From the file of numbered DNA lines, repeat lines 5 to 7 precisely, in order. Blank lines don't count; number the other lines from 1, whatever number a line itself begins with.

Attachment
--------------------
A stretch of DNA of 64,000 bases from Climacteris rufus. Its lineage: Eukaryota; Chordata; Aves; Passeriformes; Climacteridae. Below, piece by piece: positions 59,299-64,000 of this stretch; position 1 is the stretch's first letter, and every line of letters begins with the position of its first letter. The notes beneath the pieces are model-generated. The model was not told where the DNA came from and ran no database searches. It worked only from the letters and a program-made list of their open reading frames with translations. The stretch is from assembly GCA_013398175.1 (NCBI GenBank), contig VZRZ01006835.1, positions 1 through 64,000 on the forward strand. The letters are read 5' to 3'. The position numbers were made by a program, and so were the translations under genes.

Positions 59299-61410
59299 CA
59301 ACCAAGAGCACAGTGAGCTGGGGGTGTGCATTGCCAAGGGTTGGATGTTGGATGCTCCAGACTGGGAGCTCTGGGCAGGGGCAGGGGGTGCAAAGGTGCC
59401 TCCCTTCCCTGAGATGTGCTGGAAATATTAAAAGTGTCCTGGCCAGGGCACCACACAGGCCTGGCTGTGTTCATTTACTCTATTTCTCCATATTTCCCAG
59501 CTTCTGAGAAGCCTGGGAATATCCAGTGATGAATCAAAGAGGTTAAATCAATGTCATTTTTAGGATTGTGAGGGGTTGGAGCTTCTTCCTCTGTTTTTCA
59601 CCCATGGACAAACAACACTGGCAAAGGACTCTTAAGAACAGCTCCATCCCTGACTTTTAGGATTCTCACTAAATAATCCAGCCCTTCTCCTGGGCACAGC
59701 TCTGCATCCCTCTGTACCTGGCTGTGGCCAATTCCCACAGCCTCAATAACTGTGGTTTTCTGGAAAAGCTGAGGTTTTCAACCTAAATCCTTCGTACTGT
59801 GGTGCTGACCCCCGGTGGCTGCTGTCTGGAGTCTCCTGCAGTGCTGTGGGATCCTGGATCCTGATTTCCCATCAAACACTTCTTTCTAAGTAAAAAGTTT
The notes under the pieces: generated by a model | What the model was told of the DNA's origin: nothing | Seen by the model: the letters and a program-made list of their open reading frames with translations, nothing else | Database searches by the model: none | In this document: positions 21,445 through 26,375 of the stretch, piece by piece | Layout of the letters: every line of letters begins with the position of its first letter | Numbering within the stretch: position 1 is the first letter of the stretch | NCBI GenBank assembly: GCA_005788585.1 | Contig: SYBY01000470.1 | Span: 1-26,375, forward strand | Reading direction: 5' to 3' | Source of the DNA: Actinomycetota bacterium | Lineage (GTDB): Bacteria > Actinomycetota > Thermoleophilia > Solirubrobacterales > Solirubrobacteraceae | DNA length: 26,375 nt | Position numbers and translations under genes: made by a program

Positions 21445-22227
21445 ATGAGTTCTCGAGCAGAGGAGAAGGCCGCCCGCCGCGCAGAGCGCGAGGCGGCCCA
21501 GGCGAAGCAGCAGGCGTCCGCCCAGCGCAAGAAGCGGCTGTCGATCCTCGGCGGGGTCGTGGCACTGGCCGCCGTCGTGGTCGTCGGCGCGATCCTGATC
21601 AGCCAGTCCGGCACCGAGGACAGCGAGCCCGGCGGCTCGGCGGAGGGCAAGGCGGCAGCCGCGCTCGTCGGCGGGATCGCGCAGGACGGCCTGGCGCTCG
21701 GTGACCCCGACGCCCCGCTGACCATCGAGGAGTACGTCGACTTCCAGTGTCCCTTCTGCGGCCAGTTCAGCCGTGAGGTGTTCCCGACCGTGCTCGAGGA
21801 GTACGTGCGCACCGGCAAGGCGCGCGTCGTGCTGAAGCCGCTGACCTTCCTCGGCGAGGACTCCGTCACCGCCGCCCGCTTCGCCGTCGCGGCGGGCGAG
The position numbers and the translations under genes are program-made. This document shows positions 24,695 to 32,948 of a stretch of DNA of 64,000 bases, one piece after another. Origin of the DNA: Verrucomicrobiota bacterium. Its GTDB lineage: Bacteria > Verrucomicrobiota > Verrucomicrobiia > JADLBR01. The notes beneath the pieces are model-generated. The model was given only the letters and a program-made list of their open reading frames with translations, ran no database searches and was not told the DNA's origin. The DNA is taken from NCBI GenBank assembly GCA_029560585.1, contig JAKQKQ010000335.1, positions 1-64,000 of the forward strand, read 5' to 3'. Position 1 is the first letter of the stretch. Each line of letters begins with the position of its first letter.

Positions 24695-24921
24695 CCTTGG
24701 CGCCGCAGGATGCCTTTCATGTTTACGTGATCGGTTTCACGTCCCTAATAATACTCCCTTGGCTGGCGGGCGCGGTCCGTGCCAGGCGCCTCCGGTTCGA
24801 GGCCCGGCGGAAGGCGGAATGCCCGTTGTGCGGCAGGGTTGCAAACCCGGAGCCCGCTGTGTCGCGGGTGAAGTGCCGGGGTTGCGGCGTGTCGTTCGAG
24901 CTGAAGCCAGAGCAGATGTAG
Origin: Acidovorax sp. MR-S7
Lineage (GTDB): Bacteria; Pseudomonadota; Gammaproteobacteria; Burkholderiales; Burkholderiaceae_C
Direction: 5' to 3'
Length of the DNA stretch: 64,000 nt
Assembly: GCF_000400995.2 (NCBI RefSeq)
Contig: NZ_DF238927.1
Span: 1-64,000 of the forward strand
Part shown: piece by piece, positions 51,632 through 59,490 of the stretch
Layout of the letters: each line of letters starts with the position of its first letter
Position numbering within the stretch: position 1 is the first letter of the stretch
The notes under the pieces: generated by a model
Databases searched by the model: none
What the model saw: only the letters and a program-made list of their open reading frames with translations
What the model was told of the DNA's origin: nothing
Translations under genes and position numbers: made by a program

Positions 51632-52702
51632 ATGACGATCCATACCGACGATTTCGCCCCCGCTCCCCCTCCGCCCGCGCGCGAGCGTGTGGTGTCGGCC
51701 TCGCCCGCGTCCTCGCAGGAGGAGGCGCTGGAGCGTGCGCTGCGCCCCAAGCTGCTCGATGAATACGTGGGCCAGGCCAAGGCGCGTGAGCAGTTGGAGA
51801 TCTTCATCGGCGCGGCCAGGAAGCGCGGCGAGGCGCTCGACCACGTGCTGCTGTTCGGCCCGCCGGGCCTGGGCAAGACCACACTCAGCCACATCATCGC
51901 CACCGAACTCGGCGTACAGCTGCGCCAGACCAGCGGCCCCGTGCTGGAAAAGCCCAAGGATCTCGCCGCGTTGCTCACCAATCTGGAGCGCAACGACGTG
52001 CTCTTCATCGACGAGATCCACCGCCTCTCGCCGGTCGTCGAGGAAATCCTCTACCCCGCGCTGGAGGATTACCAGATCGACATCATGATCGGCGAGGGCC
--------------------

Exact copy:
59401 TCCCTTCCCTGAGATGTGCTGGAAATATTAAAAGTGTCCTGGCCAGGGCACCACACAGGCCTGGCTGTGTTCATTTACTCTATTTCTCCATATTTCCCAG
59501 CTTCTGAGAAGCCTGGGAATATCCAGTGATGAATCAAAGAGGTTAAATCAATGTCATTTTTAGGATTGTGAGGGGTTGGAGCTTCTTCCTCTGTTTTTCA
59601 CCCATGGACAAACAACACTGGCAAAGGACTCTTAAGAACAGCTCCATCCCTGACTTTTAGGATTCTCACTAAATAATCCAGCCCTTCTCCTGGGCACAGC